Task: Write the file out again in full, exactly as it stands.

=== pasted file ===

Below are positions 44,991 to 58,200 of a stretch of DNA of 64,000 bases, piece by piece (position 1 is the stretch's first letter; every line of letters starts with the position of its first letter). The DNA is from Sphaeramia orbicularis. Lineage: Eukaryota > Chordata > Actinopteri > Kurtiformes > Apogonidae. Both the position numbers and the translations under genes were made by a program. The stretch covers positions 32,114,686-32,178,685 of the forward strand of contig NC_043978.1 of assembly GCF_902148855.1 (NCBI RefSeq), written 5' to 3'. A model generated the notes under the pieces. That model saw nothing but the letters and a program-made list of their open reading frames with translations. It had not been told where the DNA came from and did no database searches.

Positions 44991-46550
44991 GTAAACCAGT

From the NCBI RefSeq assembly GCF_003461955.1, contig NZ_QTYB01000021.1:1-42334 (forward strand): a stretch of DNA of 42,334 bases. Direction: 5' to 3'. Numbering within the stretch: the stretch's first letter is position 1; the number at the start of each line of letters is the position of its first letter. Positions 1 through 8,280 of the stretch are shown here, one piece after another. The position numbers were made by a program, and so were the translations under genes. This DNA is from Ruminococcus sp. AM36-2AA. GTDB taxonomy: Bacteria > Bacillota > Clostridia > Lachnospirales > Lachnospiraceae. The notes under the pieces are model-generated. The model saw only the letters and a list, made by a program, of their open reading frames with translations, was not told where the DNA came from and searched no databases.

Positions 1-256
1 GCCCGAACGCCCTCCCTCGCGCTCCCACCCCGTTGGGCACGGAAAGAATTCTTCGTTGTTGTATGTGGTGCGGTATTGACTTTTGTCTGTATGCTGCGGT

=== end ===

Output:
Below are positions 44,991 to 58,200 of a stretch of DNA of 64,000 bases, piece by piece (position 1 is the stretch's first letter; every line of letters starts with the position of its first letter). The DNA is from Sphaeramia orbicularis. Lineage: Eukaryota > Chordata > Actinopteri > Kurtiformes > Apogonidae. Both the position numbers and the translations under genes were made by a program. The stretch covers positions 32,114,686-32,178,685 of the forward strand of contig NC_043978.1 of assembly GCF_902148855.1 (NCBI RefSeq), written 5' to 3'. A model generated the notes under the pieces. That model saw nothing but the letters and a program-made list of their open reading frames with translations. It had not been told where the DNA came from and did no database searches.

Positions 44991-46550
44991 GTAAACCAGT

From the NCBI RefSeq assembly GCF_003461955.1, contig NZ_QTYB01000021.1:1-42334 (forward strand): a stretch of DNA of 42,334 bases. Direction: 5' to 3'. Numbering within the stretch: the stretch's first letter is position 1; the number at the start of each line of letters is the position of its first letter. Positions 1 through 8,280 of the stretch are shown here, one piece after another. The position numbers were made by a program, and so were the translations under genes. This DNA is from Ruminococcus sp. AM36-2AA. GTDB taxonomy: Bacteria > Bacillota > Clostridia > Lachnospirales > Lachnospiraceae. The notes under the pieces are model-generated. The model saw only the letters and a list, made by a program, of their open reading frames with translations, was not told where the DNA came from and searched no databases.

Positions 1-256
1 GCCCGAACGCCCTCCCTCGCGCTCCCACCCCGTTGGGCACGGAAAGAATTCTTCGTTGTTGTATGTGGTGCGGTATTGACTTTTGTCTGTATGCTGCGGT